A number of Anglo Christians made the trip because, like Ide, and like well-known Christian ascetics such as the Trappist monk Thomas Merton, they’ve discovered profound meaning in Buddhist spiritual practices. Hanh, in particular, has scores of devotees among the Christian ranks.
During lunch, Murray Hudson, an Episcopalian from Dyersburg, Tenn., chewed his home-grown greens and rice slowly, another of Hanh’s lessons for enjoying life.
“This food is a gift of the earth, and we should eat it with gratitude,” said Hudson, brushing his gray ponytail aside and working his chopsticks with ancient skill.
Shree Lence, a member of First Presbyterian Church in Tupelo, made the trip with friends Moe Bristow and Robyn Gibson.
As she joined the line for the walking meditation, Lence spoke of her fondness for Hanh’s book “Living Buddha, Living Christ” in which he draws parallels between Christian teachings like “The Golden Rule” and Buddhist teachings about honoring all of life as sacred.
Bristow moved methodically across the field, crunching the dry, brittle grass underfoot and speaking of the minimalism of Buddhist thought. “I’m learning to want what I have,” she said, smiling.
Gibson, who owns The Yoga Center in Tupelo, uses Buddhist mindfulness practices and yoga as parts of a holistic approach to wellness, an approach that also includes techniques for stress reduction and flexibility.
“Today, women, especially, tend to put ourselves pretty low on the list of priorities, and we don’t take care of ourselves,” she said.
That holistic approach is also being embraced by counselors.
“We worry so much about the past and the future. Buddhism teaches us to live in the present,” said Thich Dao Quang, abbot of Tam Bao Monastery in Baton Rouge, La. Quang, a member of the American Counseling Association, rose from a meditation circle, bowed then opened his hands to let the wind pass through his fingers.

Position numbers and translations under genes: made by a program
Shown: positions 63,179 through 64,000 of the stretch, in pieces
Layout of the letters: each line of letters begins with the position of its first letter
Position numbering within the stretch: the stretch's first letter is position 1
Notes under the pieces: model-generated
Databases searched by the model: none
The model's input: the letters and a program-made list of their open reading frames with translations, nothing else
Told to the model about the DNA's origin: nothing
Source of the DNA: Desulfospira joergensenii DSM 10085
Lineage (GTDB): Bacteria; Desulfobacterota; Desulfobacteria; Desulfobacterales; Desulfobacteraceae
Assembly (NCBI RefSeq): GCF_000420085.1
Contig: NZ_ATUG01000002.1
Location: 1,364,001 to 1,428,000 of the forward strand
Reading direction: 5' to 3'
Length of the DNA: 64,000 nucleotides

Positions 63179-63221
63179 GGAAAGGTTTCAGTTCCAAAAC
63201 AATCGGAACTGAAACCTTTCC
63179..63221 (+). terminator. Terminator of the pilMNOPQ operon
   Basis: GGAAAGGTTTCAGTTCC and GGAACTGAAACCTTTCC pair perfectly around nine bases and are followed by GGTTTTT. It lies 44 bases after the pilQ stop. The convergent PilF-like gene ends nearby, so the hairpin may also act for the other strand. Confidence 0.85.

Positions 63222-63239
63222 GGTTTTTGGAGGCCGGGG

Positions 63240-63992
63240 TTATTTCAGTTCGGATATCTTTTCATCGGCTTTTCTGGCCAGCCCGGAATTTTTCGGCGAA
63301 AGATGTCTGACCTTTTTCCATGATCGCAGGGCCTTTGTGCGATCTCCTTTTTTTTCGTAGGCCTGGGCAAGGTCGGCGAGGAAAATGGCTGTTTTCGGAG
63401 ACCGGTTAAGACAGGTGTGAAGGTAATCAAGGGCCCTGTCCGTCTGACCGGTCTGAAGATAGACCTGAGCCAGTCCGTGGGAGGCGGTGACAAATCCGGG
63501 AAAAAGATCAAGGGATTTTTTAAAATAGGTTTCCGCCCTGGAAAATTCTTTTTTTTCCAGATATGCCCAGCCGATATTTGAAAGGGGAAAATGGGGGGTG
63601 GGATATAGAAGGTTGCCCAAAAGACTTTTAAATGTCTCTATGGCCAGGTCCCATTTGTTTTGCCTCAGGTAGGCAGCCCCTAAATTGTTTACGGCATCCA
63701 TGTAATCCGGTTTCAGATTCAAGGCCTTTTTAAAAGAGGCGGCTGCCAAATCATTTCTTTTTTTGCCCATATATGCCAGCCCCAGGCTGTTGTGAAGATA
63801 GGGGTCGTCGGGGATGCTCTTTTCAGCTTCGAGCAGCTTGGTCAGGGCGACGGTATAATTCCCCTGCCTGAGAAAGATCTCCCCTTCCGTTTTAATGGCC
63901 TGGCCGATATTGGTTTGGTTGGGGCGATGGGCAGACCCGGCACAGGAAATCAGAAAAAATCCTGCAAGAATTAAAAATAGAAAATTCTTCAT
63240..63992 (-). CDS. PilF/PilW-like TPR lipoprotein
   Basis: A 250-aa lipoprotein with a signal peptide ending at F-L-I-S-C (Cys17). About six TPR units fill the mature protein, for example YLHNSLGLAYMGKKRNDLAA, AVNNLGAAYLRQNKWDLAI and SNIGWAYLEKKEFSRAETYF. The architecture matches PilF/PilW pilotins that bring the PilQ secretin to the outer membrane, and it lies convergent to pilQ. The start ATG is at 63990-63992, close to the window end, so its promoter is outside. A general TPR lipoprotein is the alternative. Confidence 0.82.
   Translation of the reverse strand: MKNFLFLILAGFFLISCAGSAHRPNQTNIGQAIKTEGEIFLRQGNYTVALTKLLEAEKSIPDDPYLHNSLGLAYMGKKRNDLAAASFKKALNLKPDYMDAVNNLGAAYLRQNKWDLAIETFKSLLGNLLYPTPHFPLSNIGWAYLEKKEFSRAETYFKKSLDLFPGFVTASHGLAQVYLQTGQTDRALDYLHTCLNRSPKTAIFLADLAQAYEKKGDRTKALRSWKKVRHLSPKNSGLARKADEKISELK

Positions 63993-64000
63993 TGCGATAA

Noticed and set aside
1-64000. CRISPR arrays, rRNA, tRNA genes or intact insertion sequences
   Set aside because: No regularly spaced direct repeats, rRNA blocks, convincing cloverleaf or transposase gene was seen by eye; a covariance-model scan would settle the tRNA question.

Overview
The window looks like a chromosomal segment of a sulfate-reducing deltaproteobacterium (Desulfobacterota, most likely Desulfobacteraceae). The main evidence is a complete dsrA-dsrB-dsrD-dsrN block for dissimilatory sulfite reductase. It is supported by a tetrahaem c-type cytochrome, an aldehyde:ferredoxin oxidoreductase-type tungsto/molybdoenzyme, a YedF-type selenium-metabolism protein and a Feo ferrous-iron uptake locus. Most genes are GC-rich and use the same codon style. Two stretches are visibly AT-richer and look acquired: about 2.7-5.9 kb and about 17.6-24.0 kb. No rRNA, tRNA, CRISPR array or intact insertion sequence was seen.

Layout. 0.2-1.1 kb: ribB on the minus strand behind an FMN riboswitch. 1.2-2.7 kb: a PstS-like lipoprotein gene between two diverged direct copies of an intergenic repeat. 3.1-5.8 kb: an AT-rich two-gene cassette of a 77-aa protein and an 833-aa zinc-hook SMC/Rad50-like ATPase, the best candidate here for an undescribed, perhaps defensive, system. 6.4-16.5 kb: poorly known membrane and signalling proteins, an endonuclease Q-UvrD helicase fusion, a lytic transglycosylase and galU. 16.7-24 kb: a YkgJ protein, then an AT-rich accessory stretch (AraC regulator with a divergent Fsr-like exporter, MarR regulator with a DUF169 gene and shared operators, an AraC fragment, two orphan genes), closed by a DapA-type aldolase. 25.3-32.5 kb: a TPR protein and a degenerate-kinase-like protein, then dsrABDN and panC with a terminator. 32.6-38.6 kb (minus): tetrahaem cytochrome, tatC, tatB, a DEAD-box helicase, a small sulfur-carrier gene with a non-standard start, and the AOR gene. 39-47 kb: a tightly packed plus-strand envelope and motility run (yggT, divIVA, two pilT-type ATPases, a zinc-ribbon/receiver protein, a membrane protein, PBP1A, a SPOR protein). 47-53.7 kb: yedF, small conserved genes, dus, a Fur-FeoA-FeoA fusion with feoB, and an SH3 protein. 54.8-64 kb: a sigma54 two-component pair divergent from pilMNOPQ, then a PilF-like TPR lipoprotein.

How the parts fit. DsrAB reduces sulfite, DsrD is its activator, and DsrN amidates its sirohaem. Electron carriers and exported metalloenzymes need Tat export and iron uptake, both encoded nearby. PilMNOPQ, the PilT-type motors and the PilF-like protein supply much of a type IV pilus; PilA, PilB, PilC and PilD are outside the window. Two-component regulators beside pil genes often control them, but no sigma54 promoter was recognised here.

“It’s about connecting with your own inner resources and living in freedom,” he said, explaining why Buddhists encourage Christians to embrace Dharma teachings.
As evening drew on the silent pilgrims converged once again on the Dharma hall. Ole Miss student Kelly Ho stood in the doorway, wearing a bright yellow Ao Dai, the tapered, high-collared traditional dress of Vietnamese women. She handed out miniature paper roses, red for those whose mothers were living, white for those who were deceased.
The singing bowl sounded once again, three solemn rings, calling everyone to silence and mindfulness.
As the smell of incense filled the room, Ho read from Hanh’s book “A Rose for Your Pocket.” A public address system carried her voice to the members of the sangha perched around the perimeter of the hall and down the hill sloping toward the rose bushes.
She spoke of how even bad poets and songwriters pour their souls into praising their mothers, and how all the great religious traditions of the world, including Christianity, venerate their mothers.
“Country people in Vietnam compare their mothers to the finest varieties of banana, or to honey, sweet rice, or sugar cane,” she said. Tears welled up in the eyes of many as she read on.
“Maternal love is the first taste of love, the origin of all feelings of love. Without my mother, I could never have known how to love. Thanks to her I can love my neighbors. Thanks to her I can love all living beings.”
At the base of the hill, the persistent breeze that blew all day moved the lily pads slowly across the still water of the reflecting pool.
Contact Daily Journal religion editor Galen Holley at 678-1510 or firstname.lastname@example.org